Well, what a weekend we had. Yes, another one! Following on from my adventures in Shanghai the week before with ISCMS (see previous post), I attended the Flat Classroom Conference Beijing 2011 which was hosted by my school, Beijing BISS International School. A great achievement, particularly for my friend and colleague, Julie Lindsay who is one of the founders of the ‘Flat Classroom’ movement alongside her co-founder Vicki Davis. Congratulations too, to Kim Kofino for her great presentations and ‘presence’ at the conference.
We saw many smiling faces of kids from all over the world – which surely was the measure of the success of the conference. For some of the students, this trip to Beijing was the first time they had left their home countries and all feedback from the young participants was positive. I must also take my hat off to BISS for doing a great job hosting the delegates. As my wife Penny says, ‘BISS punches above its weight!’ yet again.
The idea is simple, really. Flatten the walls surrounding the classroom (metaphorically speaking) – in other words, lose the barriers to communication and collaboration. The world really is becoming flat (maybe Galileo got it wrong!).
Check out the hash tag #flatclass2011 on Twitter to see many interesting tweets packed with useful links from the conference.
Highlights for me were sharing ideas and skills with friends from all over the world. I loved the sessions on Visual Literacy (basic film-making) run by Frank Guttler who describes himself as a ‘film/video educator’. He gave us so much technical information which will be useful in the future and his manner was easy-going and patient with video novices like me. I also enjoyed being reminded of digital tools such as QR Codes – look out for them appearing all over BISS soon! Many thanks to the dozen or so students who each presented a different useful digital tool to us on the last morning .
I was less impressed with the sessions on Instructional Design, which for me and possibly many of the young people were too burdened with edu-speak and procedure. The fundamental ideas seemed good, but I believe the intention of making ‘instruction’ easier to implement, ironically, backfired in this particular example of ‘instruction’. By breaking all the steps of planning down and giving them a name (and the inevitable acronym), I believe, people’s creativity in designing their projects in a short timeframe (a weekend conference) was hindered by confusing templates and instructions. Perhaps the groups who were brainstorming some great ideas, might have had better results if just left alone to create and encouraged more at the end of the process. Just my opinion, of course. The other thing I did not enjoy, was having our project design ‘assessed’ and given a ranking against other ‘entries’. A poorly-conceived rubric was applied to our work, which we had not been given until after the task was finished. Also, I felt that the elements being assessed were not particularly relevant in judging whether a project concept was worthwhile or likely to be implemented. We as educators should be careful to apply meaningful assessment – especially to fellow teachers! Check out my group’s idea for a collaborative project called LIPS (Local Issues People Share). Who knows, we might just do it!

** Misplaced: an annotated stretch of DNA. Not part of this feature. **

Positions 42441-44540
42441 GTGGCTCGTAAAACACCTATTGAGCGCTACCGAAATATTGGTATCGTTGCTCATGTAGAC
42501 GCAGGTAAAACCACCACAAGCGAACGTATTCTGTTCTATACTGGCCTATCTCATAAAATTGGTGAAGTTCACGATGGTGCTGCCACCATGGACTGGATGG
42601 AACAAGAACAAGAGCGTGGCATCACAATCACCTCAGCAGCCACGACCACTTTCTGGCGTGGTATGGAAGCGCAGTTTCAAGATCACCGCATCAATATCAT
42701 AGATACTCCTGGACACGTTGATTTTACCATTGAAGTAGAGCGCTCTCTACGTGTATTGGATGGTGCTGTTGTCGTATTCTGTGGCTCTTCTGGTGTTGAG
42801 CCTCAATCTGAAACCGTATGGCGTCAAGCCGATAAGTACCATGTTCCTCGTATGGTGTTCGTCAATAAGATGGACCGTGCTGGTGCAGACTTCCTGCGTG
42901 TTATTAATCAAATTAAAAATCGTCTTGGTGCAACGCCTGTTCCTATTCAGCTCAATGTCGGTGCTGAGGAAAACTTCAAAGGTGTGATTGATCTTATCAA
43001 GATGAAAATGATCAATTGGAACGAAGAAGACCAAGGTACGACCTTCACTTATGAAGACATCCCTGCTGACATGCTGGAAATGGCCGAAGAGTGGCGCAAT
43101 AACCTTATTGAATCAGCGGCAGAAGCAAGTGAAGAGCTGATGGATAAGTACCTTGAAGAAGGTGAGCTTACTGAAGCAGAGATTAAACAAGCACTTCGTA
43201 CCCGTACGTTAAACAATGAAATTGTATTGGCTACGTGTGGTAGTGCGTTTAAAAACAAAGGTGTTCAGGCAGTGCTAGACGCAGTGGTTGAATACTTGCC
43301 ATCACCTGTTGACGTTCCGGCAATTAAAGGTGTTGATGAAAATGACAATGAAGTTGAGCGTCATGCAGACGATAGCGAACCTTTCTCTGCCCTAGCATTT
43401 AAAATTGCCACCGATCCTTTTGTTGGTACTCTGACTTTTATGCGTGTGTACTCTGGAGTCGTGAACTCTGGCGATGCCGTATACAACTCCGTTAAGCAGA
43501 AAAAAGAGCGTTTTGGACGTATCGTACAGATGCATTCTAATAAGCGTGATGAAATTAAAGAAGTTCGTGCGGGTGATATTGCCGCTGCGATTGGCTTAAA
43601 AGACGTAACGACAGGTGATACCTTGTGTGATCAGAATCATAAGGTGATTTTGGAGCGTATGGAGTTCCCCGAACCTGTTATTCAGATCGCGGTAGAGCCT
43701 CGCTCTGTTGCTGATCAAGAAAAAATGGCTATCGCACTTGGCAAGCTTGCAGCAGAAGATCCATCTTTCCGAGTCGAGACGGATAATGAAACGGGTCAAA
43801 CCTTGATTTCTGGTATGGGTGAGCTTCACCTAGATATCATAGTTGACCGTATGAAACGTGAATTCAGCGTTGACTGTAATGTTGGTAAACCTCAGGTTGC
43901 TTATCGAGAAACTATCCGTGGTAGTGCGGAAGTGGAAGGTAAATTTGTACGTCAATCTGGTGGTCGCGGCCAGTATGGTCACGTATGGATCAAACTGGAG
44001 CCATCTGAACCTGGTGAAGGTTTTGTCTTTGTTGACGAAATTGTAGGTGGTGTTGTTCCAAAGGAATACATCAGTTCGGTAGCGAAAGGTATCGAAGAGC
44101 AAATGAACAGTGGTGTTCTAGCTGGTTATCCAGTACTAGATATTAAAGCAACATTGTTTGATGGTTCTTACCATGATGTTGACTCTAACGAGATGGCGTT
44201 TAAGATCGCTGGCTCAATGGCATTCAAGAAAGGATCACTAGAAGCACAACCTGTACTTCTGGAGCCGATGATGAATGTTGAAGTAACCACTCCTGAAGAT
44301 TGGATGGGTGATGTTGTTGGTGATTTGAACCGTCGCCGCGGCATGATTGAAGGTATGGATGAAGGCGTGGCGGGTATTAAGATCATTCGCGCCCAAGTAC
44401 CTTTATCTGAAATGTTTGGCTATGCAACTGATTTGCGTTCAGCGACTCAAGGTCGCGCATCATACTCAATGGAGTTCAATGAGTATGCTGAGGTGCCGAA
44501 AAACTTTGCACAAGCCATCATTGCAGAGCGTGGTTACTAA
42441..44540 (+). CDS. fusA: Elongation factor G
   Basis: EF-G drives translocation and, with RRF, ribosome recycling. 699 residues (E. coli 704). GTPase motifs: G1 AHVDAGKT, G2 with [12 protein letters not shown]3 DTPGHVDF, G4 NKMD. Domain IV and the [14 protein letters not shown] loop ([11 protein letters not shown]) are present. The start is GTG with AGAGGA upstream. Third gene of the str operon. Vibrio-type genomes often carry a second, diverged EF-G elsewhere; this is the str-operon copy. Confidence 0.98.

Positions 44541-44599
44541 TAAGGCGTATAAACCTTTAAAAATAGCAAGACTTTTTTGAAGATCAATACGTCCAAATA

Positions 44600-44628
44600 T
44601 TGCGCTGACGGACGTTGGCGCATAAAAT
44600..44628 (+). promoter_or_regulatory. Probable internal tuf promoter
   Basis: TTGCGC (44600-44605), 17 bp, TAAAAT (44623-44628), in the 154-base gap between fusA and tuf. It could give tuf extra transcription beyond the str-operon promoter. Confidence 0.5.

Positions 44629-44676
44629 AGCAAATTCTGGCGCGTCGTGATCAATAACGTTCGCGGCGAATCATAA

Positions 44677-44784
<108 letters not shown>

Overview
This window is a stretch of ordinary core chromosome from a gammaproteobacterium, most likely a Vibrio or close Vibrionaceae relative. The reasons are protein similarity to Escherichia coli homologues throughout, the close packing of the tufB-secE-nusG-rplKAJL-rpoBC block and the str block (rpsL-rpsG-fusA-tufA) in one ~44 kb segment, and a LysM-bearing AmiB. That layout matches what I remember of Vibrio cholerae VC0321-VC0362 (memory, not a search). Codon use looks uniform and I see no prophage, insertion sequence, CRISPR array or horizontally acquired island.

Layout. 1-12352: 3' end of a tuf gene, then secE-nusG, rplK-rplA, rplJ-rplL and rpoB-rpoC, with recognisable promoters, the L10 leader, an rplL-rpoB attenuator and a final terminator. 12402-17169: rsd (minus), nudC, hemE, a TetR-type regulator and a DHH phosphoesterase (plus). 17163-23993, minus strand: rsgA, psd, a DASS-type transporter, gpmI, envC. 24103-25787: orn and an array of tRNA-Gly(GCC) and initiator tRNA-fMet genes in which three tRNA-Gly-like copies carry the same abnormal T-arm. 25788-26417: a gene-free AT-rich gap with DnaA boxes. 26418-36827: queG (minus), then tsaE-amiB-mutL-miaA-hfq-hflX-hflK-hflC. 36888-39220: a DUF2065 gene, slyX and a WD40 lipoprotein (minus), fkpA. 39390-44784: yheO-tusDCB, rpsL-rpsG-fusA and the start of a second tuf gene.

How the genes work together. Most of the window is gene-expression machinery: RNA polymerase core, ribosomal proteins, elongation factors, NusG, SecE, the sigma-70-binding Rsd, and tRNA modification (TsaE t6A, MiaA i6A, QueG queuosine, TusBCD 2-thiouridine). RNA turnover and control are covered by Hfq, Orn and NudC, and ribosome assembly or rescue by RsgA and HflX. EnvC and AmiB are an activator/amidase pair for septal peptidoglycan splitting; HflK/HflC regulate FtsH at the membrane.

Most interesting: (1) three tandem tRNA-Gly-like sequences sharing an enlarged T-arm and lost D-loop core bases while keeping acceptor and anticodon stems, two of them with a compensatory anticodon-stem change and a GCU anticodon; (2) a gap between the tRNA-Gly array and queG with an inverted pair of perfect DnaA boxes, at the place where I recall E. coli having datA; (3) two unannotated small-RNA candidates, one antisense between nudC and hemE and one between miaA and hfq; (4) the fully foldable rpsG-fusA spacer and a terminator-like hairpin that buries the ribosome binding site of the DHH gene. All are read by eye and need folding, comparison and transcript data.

Congratulations to all involved with a terrific Flat Classroom Conference – especially to Julie, Vicki, Kim and all those great students! Kudos to you all.